The forthcoming dark comedy “Ready or Not” is purposely unrealistic and chalk full of over-the-top gore after newlywed Grace (Samara Weaving) visits her wealthy in-laws at their luxurious estate, only to find out that a long-running family tradition might end in her death. But after coincidentally pitching the film the day after Trump’s election in 2016, directing duo Matt Bettinelli-Olpin and Tyler Gillett said they were more inspired than ever to create an amusing movie that also featured subtle political undertones.
“That really lit a fire under the project in a new way,” Gillett told Variety at the movie’s premiere at ArcLight Culver City on Monday night, recounting the effect Trump’s election had on their pitch and the film’s direction. “The mood was dire, and everyone wanted something a little more uplifting and to make a statement with a movie. And we did that. It was always thematically valuable to us, but now there was a reflection of something specific happening culturally that was important to have a conversation about.”
However, the film isn’t overtly political like other dark comedies, such as Jordan Peele’s racially-themed “Get Out” or Universal’s recently-cancelled “The Hunt.” It’s instead a campy comedic thriller that only contains political messaging for viewers if they go looking for it.
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“We used [today’s politics] as a guiding principle throughout the shoot but we ultimately always want viewers to enjoy the experience and have a great time,” Bettinelli-Olpin said. “And then when they get home they’re like, ‘Oh wait a minute, maybe there was something else going on there.’ And if they think about it a little more, that’s great. And if not, that’s great too.”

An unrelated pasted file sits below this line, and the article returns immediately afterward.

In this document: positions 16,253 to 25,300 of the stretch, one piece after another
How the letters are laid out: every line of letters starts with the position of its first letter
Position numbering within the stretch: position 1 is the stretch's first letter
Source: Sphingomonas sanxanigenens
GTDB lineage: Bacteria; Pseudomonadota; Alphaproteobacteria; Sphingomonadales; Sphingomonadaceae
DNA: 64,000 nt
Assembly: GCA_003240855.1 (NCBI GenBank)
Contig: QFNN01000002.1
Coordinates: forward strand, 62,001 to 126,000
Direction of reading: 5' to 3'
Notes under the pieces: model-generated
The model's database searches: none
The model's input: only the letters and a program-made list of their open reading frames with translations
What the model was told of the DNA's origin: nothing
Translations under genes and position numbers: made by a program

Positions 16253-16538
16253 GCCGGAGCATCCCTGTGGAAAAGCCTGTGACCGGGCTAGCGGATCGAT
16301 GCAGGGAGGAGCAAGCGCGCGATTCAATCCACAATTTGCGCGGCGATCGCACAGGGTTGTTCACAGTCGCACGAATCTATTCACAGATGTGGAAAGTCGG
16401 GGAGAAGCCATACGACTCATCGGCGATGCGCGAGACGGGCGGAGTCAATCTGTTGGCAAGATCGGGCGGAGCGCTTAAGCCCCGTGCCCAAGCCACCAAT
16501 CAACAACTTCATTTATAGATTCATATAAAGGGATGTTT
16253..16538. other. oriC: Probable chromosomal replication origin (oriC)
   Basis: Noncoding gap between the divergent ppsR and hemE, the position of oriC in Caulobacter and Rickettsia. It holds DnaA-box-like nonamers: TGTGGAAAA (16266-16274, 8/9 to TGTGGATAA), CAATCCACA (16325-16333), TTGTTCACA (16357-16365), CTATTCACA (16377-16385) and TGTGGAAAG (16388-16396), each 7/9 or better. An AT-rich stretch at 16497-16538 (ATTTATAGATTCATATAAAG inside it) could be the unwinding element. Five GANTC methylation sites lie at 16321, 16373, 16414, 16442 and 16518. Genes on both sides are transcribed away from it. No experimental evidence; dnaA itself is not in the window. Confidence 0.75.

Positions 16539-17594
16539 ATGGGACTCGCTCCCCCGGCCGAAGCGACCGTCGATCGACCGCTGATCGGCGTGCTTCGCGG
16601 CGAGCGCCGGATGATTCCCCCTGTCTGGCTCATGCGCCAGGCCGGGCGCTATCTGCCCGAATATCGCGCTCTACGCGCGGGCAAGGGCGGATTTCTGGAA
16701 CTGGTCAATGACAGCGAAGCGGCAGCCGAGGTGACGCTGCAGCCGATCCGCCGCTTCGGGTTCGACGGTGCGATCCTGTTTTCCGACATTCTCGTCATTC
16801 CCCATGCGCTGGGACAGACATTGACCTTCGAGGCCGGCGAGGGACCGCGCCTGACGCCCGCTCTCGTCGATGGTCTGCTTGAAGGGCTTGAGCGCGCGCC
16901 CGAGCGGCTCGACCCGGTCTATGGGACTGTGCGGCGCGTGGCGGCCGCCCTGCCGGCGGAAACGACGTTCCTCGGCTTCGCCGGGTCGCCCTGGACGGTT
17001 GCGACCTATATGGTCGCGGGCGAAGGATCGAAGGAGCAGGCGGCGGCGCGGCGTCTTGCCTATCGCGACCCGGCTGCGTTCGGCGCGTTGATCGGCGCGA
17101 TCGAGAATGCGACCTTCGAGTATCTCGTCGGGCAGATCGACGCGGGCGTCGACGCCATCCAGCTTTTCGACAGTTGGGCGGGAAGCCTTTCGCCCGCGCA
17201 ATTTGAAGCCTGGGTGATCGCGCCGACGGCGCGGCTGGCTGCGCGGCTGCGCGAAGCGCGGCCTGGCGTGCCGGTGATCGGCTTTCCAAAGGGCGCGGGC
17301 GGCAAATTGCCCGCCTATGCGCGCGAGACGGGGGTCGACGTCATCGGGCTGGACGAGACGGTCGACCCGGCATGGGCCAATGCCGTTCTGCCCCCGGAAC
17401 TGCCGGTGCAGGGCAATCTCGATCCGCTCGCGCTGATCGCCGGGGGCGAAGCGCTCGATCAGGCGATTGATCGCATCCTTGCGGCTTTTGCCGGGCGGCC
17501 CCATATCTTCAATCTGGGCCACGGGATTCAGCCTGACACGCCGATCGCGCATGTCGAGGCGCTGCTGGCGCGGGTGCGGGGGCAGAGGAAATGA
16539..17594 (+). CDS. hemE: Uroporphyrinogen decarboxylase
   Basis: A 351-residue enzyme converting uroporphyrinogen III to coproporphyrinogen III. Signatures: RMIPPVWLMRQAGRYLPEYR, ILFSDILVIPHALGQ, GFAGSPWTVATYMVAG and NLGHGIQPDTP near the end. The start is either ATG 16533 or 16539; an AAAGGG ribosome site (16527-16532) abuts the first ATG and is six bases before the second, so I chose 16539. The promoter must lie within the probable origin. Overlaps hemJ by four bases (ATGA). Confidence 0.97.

Gillett added, “What we’re hoping to say is that privilege and entitlement are really dangerous things and the movie in so many ways is a conversation about that.”
Ultimately, the film lightly touches on wealth disparity as the rich and eccentric Le Domas family forces incoming in-laws to take part in a ritualistic game as a way to weed out newcomers into their tight-knit “clan,” like former foster kid Grace. To decide the evening’s game, Grace chooses a card at random and she finds herself in a deadly version of Hide and Seek, which ends with a hilariously incompetent group of 1%-ers hunting down their new in-law. (If she had been more lucky, they would’ve simply played a benign round of Go Fish).
The film’s stars, including Adam Brody and Kristian Bruun (who play Grace’s new brother-in-laws Daniel and Fitch) think its political undertones are important to consider when watching the film. “It really takes a jab at the 1% and the class warfare that’s going on this country,” Bruun said. “It pulls it apart because you have someone that’s an outsider come in and all this family wants to do is maintain their status and the status quo and their community and way of life. I hope people walk away questioning how things are and why things are.”
Weaving, whose Grace gets humorously tortured throughout the film’s entirety, is also looking at the big picture. “It’s fun just seeing the 1% just bring it down a notch, isn’t it?” she asked. “It’s sort of therapeutic in a way.”